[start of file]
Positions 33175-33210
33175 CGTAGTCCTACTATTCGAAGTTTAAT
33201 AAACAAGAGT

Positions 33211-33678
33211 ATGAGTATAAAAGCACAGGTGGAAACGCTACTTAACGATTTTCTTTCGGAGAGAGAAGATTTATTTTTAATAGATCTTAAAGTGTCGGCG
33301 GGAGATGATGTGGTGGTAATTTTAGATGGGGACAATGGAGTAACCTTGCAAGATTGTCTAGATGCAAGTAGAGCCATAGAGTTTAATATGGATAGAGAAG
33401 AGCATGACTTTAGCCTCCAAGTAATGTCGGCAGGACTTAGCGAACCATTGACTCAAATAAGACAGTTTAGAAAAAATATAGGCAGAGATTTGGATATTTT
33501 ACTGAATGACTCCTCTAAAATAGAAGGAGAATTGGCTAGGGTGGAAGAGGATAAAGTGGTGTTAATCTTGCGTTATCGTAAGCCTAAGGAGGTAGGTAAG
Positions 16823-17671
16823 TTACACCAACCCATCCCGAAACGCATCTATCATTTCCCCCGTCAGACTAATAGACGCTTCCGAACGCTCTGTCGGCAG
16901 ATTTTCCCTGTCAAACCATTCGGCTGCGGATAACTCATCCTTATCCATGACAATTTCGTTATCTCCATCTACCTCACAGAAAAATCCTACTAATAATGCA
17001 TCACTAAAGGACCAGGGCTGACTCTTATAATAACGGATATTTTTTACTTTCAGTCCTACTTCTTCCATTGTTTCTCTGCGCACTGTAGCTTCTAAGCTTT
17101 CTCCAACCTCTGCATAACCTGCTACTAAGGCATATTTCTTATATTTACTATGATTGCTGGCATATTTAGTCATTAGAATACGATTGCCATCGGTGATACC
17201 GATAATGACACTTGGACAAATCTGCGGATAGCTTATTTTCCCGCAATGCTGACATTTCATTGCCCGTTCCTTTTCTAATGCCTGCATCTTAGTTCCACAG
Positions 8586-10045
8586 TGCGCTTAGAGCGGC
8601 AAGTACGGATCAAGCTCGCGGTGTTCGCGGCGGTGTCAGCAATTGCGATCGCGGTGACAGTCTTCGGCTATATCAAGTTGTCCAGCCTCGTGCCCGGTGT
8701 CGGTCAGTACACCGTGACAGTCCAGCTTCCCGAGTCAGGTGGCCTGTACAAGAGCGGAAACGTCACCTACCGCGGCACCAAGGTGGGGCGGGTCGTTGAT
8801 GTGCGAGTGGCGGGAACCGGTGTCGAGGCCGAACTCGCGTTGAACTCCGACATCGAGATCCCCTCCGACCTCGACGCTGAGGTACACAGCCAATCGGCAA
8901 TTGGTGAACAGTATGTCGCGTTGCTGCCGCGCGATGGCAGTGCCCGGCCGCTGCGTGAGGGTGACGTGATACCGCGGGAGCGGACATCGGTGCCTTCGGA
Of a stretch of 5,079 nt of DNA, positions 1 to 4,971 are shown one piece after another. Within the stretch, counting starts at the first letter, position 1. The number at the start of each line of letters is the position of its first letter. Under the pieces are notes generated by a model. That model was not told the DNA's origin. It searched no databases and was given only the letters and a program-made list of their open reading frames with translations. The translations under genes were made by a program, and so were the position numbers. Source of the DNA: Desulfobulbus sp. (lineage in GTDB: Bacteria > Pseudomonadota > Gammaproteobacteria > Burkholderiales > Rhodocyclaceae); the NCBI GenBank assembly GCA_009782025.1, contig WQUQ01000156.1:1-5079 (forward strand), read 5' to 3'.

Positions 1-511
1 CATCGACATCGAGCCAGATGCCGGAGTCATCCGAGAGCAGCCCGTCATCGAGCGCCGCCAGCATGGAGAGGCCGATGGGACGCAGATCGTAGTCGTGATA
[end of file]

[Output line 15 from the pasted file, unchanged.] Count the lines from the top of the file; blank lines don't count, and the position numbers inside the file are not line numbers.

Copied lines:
Positions 8586-10045